#2
Wouldn't the current be added together? It's an interesting thought though.
Quote by marsvoltaguy
i say both. you always have the option to not use the pedal at all but it will still be there like that obsessed chick you took to homecoming and never called again, sitting there waiting for your call. so yea both
#4
Well it deppends on what effects you are using and what order they are put in.

like if you have a flanger and an over dirve/distortion set-up you can get 2 sounds.
1. flanger 1st/ OD,Dist. 2nd=more flange in ur tone and the OD will sound muffled a bit
2. OD, Dist. 1st/flanger 2nd=the flange effect isnt as powerfull and ut can create a kinda of techno-like sound depending on ur bsae settings( treb./mid/bass )

and effects can change like this depending on what they are and what not
#5
Unless I'm mistaken, I believe that that is the sort of the thing you'd do if you were running different effects to at least two separate amps. For instance, using a boss chorus pedal to split your signal, and then running one channel directly into an amp, and the other into a delay, or some other effect, and then into an amp. This is similar to something Brian May would do live with 3 stacks of 3 Vox-AC30s, but that was just to achieve cool delay effects, I'm not sure that there would be many other applications, unless you wanted to play with two entirely different sounds at once.
Haven't you heard?

It's a battle of words
#6
Quote by Sdooper_Man
Well it deppends on what effects you are using and what order they are put in.

like if you have a flanger and an over dirve/distortion set-up you can get 2 sounds.
1. flanger 1st/ OD,Dist. 2nd=more flange in ur tone and the OD will sound muffled a bit
2. OD, Dist. 1st/flanger 2nd=the flange effect isnt as powerfull and ut can create a kinda of techno-like sound depending on ur bsae settings( treb./mid/bass )

and effects can change like this depending on what they are and what not



I'm not sure if you understood the question, I'm talking about linking the pedals side by side instead of one after the other. The most simple way to do this would be to use a Y splitter cable that basically makes one cable give 2 outputs. But I imagine that there would be problems with impedance mismatching and current issues, so I dunno, that's why I's asking.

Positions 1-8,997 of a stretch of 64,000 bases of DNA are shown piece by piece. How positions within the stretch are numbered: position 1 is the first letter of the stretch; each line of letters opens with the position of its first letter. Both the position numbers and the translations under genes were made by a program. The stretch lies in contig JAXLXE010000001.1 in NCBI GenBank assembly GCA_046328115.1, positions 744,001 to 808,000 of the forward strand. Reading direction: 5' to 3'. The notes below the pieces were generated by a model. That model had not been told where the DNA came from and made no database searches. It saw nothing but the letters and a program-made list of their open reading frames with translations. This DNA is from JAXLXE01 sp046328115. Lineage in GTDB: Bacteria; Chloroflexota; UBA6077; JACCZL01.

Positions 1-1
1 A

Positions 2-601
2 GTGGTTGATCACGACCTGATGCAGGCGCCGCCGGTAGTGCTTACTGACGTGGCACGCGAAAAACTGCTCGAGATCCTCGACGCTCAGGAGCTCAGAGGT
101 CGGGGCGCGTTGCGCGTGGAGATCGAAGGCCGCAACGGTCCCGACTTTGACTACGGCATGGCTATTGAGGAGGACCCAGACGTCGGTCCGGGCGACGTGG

#7
Well if you started with a pedal that had stereo outputs you could send one side to one pedal and then the other side to another pedal, and then when they come back again you'd different effects coming from each channel. I imagine that would sound either horrible or absolutely awesome, depending on the effects.
#8
Well you could try it on a cheap solid state amp and you'd probably get away with it. If you have a circuit with two resistors in parallel the resistance is 1/r1 + 1/r2 = 1/r total. i can imagine that you would get some unique sounds. I was just thinking today about an application for this that could be cool, if you had two tremolo pedals that had different speeds, say 1second and 1.3 seconds you would get some awesome syncopation as the two pedals reinforced and canceled each other out. But i'm not really sure what would happen.
Quote by marsvoltaguy
i say both. you always have the option to not use the pedal at all but it will still be there like that obsessed chick you took to homecoming and never called again, sitting there waiting for your call. so yea both
#9
is there a difference between a whammy pedal and a wah-wah pedal?
#10
a whammy pedal is made by digitech,
wiki The Digitech Whammy is a pitch-shifter effects pedal manufactured by Digitech. It gives musicians the ability to shift the pitch of their electric guitar up or down in real time by rocking a treadle pedal up and down with their foot, similar to how a wah pedal affects the tone of a guitar based on the position of the treadle.
Quote by marsvoltaguy
i say both. you always have the option to not use the pedal at all but it will still be there like that obsessed chick you took to homecoming and never called again, sitting there waiting for your call. so yea both
#11
Wah - frequency response altering
Whammy - pitch shifting.
"Everybody, one day will die and be forgotten. Act and behave in a way that will make life interesting and fun. Find a passion, form relationships, don't be afraid to get out there and fuck what everyone else thinks."
#12
Quote by flashbandit